As the air sacs become more stretched, air gets trapped in pockets called bullae that form in the lungs. This can produce a characteristic "barrel chest," which is the shape of the hyper-expanded chest.

Chronic lung damage prevents the heart from circulating blood normally. Lung damage can cause pressure elevations in the part of the heart that moves blood through the lungs. This is called pulmonary hypertension and is suspected when people with emphysema develop leg swelling, abdominal bloating, or prominent pulsations in the veins in the neck.

Bullae can rupture outside the lung into the pleural space (the space that surrounds the lung). As the air accumulates outside the lung, it may result in a life-threatening condition called pneumothorax. The body will also attempt to compensate for the low oxygen level by increasing the number of red blood cells (secondary polycythemia). Sometimes, the increase in red blood cells can be so severe that it causes blood clots.

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Making the Diagnosis

A doctor who suspects emphysema will likely want to know your history and will also perform lung function tests. The tests may include:

  • spirometry: The forced expiratory volume exhaled after one second (FEV1) test measures the amount of air you can exhale in one second. The forced vital capacity (FVC) test measures the total amount of air that the lungs can expel. These are the most common measures of lung function.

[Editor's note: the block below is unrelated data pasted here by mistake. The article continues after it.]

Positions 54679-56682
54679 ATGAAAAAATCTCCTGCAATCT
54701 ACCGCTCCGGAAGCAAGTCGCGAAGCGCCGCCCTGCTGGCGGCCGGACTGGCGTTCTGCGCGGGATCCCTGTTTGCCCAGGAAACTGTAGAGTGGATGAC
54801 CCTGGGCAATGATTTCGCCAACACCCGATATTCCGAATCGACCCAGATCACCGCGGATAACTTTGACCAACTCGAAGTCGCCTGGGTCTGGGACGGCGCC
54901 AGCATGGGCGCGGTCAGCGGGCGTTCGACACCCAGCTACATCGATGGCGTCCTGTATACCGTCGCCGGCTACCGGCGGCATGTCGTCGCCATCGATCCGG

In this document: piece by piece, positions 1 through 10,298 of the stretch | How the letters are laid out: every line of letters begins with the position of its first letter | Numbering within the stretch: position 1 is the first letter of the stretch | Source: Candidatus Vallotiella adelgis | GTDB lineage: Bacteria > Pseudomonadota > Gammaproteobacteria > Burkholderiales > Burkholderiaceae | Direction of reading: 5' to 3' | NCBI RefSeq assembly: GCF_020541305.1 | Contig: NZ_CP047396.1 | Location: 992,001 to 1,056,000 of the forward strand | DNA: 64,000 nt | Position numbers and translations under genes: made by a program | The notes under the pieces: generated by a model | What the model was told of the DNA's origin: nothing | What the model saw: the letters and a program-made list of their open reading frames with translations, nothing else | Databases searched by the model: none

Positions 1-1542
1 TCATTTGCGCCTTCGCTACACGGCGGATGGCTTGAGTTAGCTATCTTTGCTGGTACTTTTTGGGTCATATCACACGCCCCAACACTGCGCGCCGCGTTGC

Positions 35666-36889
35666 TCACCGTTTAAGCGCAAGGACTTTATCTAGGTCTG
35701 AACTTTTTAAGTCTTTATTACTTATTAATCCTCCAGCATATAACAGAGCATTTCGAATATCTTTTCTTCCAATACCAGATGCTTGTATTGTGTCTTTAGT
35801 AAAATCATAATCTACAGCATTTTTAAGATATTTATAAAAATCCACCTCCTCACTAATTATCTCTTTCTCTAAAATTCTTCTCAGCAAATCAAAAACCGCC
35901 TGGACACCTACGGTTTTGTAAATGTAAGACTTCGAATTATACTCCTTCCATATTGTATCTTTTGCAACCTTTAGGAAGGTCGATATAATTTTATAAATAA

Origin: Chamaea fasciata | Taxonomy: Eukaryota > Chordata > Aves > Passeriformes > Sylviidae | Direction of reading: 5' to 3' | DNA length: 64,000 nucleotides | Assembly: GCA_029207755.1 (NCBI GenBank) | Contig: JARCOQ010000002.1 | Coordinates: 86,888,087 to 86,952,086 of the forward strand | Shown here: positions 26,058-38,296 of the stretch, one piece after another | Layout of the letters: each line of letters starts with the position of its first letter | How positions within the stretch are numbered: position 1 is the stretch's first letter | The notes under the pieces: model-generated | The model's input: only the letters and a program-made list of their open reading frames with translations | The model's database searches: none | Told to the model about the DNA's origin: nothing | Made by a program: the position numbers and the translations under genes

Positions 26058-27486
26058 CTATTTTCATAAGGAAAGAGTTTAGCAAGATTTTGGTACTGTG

• pulmonary function tests: These include spirometry, but also measurements of lung size, oxygenation, and gas diffusion testing.
  • chest X-ray or high-resolution CAT scan: A scan is often needed to eliminate the possibility of other medical conditions, such as lung fibrosis or other lung diseases.
  • oximetry: Measurement of oxygen in the blood is tested by a small device that clips on the finger, toe, or ear.
  • arterial blood gases: Blood tests provide relevant information on the amount of oxygen and carbon dioxide in your bloodstream.
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Treatment and Prevention

The first treatment for emphysema is to stop smoking. Your lungs won't repair themselves, but at least further damage can be slowed. There's still no way to repair emphysematous lung tissue in humans, although researchers are studying the use of retinoic acid (a vitamin A derivative) for this purpose.